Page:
Good thing the garage also had a 3D-printer: we needed some new jaws, since ours shattered on the floor. In another corner, there was an engine test bench. About six lifting platforms, countless tools, workbenches and spare parts till the eyes could see. Another room opened to the right, about the size of a basketball court. And in this room about a dozen different steam cars were parked. To name a few: a 1906, a 1910 and a 1922 Stanley Steamer, a 1907 White Steamer and the 1906 Advance. I think that was roughly the point when we realized that it was not the garage of another one of your mass-production Hollywood celebrities, wishing to show off pimped out CLK's on MTV Cribs.
Heading off in the other direction, we entered into another hall, again the home of some cars that I only saw in small, low-resolution, monochrome pictures. Hiding in one of the low-lit corners was one of the last survivors of Chrysler's Turbine Car Program. Next to it was the famous EcoJet –that 650 PS, turbine-powered biodiesel supercar. These delicacies told us a lot about what was awaiting us in the actual garage. In case of course if we got the last approval from Leno's office. So we went back to dreaded waiting game.
About half a dozen guys were working on the cars around us, led by Leno's garage manager, Bernard Juchli. A Swiss-born mechanic, who got close to cars at a tender age, as his father had a Volkswagen-Porsche dealership. Later he moved on to work on fighter planes. That was before he swapped it for racing Jaguar E-Types. Next to him stood Bob, who had been with the garage probably the longest. A proud owner of a Stingray at that time, a devoted collector of spark plugs and an all-around nice man.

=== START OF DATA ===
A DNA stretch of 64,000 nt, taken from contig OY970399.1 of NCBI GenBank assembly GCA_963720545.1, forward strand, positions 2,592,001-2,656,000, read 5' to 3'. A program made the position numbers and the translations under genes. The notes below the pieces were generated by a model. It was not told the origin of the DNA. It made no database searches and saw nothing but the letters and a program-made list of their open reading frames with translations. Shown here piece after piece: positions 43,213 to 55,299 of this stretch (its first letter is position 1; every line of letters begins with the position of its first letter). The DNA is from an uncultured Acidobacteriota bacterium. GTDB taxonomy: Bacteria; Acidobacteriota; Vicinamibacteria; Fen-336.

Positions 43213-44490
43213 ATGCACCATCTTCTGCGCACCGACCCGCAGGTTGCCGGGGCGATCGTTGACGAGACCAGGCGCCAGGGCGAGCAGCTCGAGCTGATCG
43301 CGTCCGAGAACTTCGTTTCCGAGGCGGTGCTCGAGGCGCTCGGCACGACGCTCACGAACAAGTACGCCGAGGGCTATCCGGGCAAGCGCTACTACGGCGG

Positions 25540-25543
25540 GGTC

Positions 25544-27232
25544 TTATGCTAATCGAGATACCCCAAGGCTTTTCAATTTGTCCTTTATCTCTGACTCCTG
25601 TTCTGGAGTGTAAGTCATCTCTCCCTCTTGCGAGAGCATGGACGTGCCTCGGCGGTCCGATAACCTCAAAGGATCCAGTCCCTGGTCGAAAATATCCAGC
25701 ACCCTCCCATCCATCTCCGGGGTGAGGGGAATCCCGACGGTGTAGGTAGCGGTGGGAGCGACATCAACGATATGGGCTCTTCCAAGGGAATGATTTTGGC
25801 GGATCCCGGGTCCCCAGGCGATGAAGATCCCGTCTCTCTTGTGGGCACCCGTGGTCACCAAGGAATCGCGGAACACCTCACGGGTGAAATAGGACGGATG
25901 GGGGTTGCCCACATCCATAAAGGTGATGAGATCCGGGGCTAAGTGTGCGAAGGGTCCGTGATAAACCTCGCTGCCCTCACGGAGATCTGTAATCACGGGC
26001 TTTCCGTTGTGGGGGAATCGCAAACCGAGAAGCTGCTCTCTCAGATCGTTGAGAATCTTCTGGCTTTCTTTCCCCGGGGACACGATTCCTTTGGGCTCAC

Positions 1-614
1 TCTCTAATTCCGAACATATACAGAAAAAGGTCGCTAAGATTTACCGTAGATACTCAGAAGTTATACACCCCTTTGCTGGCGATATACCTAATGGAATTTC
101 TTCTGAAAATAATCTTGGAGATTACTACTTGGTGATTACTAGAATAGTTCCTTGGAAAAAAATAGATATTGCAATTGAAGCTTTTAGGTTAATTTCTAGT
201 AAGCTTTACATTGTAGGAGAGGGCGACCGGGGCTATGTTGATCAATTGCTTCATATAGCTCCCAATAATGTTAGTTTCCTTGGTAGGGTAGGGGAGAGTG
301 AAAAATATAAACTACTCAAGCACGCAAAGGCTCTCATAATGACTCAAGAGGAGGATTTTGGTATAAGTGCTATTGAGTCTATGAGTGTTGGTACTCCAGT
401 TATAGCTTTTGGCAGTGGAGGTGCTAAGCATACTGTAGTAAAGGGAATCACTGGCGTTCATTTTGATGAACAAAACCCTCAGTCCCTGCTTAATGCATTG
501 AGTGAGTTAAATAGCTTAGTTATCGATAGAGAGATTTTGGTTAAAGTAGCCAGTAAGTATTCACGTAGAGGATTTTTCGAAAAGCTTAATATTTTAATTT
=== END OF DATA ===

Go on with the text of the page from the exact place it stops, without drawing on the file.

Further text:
The most telltale thing about the working environment was, however, when we watched a German mechanic who wore a utility belt second only to Batman's. His main responsibility was to clean and polish every machine to a near-mirror shine. He came all the way from Germany just to do that. No matter if he was using a big machine with a polishing buff or a toothpick with piece of cotton on it, he was showing genuine joy, and he never stopped smiling...and he was German!
But the general good mood was surpassed by the sheer professionalism of the place and the people working in it. Not another place comes to my mind, where they have the tools, materials, and expertise to build a 1000 PS, rear-wheel drive Toronado, to restore a century-old Baker Electric car while maintaining and keeping on the roads the likes of Duesenbergs, Bugattis, Lamborghinis and Tatras. Outside is a huge boiler to get the steam cars ready quickly, should Leno decide to get through his daily commute with a Stanley. To run the place economical and environmentally friendly, the roof is covered by solar panels.
This is the actual garage of a genuine gearhead, filled with fellow carnuts. It's like any other garage or workshop you'd find in the backyard of a car enthusiast. It's just, well, bigger. Strolling outside the gates you couldn't even get a hint of all the wonders that fill these buildings. Mind you, the buildings from the outside, probably to keep out the likes of Clarkson, are painted – umm –beige. For us the only thing left was to wait for the final green light to dive in the wondrous collection, or accept defeat, and drive off to the next Pizza Hut in one of the most hideous cars ever (review to follow...unless you are not interested in the adventures of a rolling bathtub).
After some very long minutes, that seemed more like hours, Bob came back and said that he could show us around the garage, but we mustn't take any pictures. If you want to find out if we managed to convince him otherwise, and would like to see what delicacies this automotive box of chocolates hide, tune in next time, when we give you an inside look into Jay Leno's Garage.